American Bar Association

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The American Bar Association is a national association of United States lawyers whose stated purpose is the improvement of lawyers and the administration of justice. The organization was founded in 1878 and has over 300,000 members. Every state and city has affiliated groups. Nearly all law schools must pass rigid accreditation by the ABA.

Rating candidates for federal judge

The ABA since the 1920s played a major role in approving federal judges until it was dropped by the George W. Bush administration because of liberal bias. Numerous scholarly studies have demonstrated that liberal nominees do better in the process than conservative ones. Holding all other factors constant, those nominations submitted by a Democratic president were significantly more likely to receive higher A.B.A. ratings than nominations submitted by a Republican president. However, the effect of higher ABA ratings on the likelihood of being confirmed are fairly small. Of all candidates for federal appeals court seats who received the group’s highest rating between 1977 and 2000, 85% were confirmed; but candidates with lower ratings were confirmed between 71% and 80% percent of the time.[1]

The ABA claims it does not consider ideology in its ratings, basing them only on professional competence, integrity and judicial temperament. It is the third factor, one the association defines to include compassion, open-mindedness and commitment to equal justice under the law, that critics say leaves room for subjective judgments that may tend to favor liberals.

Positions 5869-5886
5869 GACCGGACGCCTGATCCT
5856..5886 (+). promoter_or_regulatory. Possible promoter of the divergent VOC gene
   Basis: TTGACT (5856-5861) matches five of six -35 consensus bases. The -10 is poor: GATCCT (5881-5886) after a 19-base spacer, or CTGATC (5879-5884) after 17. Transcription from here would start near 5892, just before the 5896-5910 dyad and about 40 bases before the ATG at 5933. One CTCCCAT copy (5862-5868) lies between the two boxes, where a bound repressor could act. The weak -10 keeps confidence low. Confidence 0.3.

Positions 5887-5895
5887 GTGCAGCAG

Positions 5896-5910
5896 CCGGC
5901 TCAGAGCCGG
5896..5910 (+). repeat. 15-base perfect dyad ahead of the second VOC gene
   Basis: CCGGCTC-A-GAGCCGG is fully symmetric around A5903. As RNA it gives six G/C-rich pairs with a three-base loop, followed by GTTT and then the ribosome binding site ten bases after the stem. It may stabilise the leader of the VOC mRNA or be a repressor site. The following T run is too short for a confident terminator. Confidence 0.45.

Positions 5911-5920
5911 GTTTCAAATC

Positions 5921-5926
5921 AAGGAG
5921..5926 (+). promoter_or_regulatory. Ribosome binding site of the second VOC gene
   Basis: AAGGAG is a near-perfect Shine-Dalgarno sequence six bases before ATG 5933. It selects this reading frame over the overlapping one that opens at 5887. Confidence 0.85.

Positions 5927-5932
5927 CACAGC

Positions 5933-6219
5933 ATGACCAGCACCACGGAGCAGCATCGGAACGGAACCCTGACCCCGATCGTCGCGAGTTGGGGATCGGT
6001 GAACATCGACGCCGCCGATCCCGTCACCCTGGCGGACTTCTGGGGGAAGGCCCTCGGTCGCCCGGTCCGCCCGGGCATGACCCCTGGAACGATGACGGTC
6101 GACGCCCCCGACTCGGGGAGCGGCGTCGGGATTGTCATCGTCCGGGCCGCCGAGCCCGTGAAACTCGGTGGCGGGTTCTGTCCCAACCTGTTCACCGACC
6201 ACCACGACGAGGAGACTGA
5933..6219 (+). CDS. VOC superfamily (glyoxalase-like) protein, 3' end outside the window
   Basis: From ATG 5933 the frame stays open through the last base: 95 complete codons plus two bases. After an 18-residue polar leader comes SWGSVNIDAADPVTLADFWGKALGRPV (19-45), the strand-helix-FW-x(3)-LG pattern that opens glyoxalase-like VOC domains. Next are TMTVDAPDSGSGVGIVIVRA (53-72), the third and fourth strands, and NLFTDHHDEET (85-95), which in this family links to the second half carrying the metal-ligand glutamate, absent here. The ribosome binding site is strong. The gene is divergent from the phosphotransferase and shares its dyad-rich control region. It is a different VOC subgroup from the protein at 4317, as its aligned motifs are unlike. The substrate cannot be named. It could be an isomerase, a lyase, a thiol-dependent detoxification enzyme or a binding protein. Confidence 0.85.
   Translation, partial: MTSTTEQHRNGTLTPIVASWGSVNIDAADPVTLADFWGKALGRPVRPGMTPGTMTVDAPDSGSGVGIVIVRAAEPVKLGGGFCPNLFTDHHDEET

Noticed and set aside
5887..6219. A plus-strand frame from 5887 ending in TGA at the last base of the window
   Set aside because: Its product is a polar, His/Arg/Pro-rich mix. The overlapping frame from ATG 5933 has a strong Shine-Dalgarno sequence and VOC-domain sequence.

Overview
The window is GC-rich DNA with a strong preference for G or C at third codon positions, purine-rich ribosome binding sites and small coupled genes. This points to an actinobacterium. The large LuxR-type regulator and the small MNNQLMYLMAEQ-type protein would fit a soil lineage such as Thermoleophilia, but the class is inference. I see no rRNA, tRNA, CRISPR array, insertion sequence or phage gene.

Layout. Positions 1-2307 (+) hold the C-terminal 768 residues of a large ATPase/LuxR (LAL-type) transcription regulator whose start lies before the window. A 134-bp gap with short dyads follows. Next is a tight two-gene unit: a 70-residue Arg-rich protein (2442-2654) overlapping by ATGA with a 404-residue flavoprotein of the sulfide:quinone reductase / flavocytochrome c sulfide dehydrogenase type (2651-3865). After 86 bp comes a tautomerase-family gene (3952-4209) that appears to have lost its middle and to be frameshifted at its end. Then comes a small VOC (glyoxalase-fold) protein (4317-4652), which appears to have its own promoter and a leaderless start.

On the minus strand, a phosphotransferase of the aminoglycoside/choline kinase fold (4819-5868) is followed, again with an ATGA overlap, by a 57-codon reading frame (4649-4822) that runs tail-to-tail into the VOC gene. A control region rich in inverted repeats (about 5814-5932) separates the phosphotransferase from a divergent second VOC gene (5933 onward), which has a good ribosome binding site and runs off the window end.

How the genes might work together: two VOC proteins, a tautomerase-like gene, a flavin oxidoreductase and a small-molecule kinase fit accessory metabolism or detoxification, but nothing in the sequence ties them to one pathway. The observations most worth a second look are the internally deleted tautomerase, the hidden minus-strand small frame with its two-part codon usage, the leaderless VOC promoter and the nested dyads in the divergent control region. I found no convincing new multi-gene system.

Three exceptionally distinguished conservative judges, Richard A. Posner and Frank H. Easterbrook, both on the federal appeals court in Chicago, and J. Harvie Wilkinson III, on the federal appeals court in Richmond, Va., all received a mixed ratings in which a majority of the committee found them “qualified” and a minority “not qualified.”

Recent Supreme Court nominees, including conservatives John Roberts and Samuel Alito, and liberals Stephen Breyer and Ruth Bader Ginsburg all received the group’s highest rating. Bush nominee Harriet Miers withdrew her nomination before the bar association issued a rating; both liberals and conservatives opposed her.

Conservative Clarence Thomas was given a split rating of “qualified” and “not qualified.” Judge Robert Bork, the conservative whose nomination was rejected by the Senate in 1987, received a curious split decision, with the majority calling him “well qualified” but four members saying he was “unqualified.”

Further reading

  • Abel, Richard L. American Lawyers. (1989). 406 pp.

See also


  1. Adam Liptak, "Legal Group’s Neutrality Is Challenged," new York Times Mar. 30, 2009

External Links

American Bar Association